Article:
There were always goodies to be had at Grandma’s. Always. She could make anything.

She lived up the road from us. And for those of you unfamiliar with my father’s house (and why would you not be), this was about a quarter of a mile away.

Both of my parents worked and so Grandma was the one who would watch us when we got home from school. My sister and I were the oldest grandchildren and we selfishly had her all to ourselves for many years.

Grandma found most things funny. And she had a laugh to prove it. Big open-mouthed and loud with delight. She never held back. Her laugh would tumble out to tackle you with its hearty, “Ha! Ha!” She was the only person I have ever met who actually made those words when she was laughing. Nobody was immune to it. Nor to the twinkle of mischief she would sprout in her eyes.

One thing Grandma was known for was taking horrible pictures. It’s true. Her mouth was always twitching. Waiting to erupt into laughter. This resulted in almost every picture she ever took ending in a crooked half smile. And then the giggles would burst forth and more pictures would have to be taken. I think this is the very reason she refused to ever get a “real” camera. Within her cluttered purse there was always one or two disposable yellow contraptions. I never can see one and not think of her.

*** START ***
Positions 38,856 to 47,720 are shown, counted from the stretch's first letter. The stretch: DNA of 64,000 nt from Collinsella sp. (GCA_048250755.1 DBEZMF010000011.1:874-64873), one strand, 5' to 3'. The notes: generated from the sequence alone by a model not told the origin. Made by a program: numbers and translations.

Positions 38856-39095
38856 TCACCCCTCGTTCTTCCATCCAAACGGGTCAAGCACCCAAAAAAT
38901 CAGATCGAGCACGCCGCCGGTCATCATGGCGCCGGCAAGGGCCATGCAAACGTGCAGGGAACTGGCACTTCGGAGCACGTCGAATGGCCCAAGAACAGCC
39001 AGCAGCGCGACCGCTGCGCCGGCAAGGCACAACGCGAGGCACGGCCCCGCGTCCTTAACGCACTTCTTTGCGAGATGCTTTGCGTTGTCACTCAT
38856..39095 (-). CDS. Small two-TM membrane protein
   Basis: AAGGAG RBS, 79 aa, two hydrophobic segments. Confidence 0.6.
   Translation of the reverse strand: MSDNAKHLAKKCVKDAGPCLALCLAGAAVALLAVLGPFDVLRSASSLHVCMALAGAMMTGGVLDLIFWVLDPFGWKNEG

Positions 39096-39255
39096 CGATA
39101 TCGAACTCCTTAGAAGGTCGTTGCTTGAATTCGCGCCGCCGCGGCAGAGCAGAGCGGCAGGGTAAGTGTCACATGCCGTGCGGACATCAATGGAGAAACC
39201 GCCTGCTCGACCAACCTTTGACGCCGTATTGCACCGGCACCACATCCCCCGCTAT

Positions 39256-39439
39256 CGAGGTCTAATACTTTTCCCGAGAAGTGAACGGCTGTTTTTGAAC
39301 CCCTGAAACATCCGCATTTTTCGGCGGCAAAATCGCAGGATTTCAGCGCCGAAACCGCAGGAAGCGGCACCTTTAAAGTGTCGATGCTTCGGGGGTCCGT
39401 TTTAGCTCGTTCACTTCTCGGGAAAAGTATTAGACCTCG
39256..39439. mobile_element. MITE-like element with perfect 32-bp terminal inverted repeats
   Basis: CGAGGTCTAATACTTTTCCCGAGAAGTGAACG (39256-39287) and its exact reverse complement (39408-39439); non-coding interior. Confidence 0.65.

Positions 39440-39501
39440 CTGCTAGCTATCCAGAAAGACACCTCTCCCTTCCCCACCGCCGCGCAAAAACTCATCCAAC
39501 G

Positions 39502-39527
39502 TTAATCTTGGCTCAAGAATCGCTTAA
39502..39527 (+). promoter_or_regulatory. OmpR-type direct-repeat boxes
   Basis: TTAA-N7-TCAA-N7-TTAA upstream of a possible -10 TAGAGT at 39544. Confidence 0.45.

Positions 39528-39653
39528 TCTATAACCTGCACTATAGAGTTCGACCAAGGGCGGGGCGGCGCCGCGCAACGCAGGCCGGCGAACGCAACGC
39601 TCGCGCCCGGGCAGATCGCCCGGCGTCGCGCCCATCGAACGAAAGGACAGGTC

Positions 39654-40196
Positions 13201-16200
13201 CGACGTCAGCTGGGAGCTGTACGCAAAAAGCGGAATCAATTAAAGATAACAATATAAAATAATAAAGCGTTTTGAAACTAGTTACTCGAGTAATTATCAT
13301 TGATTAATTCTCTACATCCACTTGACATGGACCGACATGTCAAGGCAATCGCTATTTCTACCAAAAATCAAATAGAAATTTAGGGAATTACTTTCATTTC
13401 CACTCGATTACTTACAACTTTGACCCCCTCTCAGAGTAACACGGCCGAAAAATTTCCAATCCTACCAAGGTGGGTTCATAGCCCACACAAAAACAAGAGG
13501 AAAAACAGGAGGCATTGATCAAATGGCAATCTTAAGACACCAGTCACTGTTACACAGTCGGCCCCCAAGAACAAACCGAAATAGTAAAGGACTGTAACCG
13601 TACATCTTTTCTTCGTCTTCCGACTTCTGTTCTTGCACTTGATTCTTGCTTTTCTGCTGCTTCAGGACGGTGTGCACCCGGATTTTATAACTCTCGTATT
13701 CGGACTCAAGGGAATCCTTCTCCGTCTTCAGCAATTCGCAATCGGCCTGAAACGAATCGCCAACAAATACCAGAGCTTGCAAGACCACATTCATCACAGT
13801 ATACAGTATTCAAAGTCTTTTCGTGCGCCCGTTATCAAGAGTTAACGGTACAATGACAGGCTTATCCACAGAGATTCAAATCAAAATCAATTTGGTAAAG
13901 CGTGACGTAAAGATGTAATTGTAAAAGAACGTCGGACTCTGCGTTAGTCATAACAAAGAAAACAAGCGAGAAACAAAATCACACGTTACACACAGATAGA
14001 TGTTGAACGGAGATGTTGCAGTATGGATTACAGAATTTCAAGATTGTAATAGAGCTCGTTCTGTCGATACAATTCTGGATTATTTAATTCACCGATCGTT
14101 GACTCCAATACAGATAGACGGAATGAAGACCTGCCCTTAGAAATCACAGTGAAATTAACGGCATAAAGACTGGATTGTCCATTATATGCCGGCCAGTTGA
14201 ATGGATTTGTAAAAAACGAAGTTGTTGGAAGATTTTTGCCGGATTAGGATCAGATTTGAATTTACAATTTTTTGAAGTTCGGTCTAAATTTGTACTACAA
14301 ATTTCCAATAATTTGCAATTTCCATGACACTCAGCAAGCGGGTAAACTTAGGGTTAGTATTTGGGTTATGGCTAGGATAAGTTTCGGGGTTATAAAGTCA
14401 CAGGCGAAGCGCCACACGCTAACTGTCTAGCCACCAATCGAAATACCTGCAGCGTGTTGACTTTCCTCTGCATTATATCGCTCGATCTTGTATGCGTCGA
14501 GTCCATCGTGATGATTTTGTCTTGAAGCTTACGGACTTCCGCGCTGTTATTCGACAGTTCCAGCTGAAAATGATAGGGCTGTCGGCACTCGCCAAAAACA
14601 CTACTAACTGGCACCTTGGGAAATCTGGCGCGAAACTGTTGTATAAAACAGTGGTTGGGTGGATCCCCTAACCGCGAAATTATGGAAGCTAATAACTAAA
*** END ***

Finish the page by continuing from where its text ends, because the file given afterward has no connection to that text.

She made my childhood an adventure.

There was not a play I did not see, a museum we did not wander, or a summer day not spent swimming. Afterwards we would indulge in grape juice and sliced cheese. And nothing ever did taste as good as that.

Growing up on a honey farm offered treats most kids never have. A snack would be a spoonful of fresh honey. She kept vials of pollen in jars nestled between a crazy supply of miniature salt and pepper shakers, and if we were good, we could have a teeny tiny bit on a spoon. Pollen. It tastes like dried-honey-powdered-sugar-mixed-with-sunshine-and-earth.

And because of her, I know this.

And because of her, I crave this.

She grew butterflies from cocoons, ordered long before the fancy kits my children would become accustomed to. She raised silk worms just so we could watch them grow and weave their threads all over her containers. The surfaces in her home were always littered with science projects. Jars filled with seashells, rocks or bugs. Even her piano was not immune to the biological mayhem.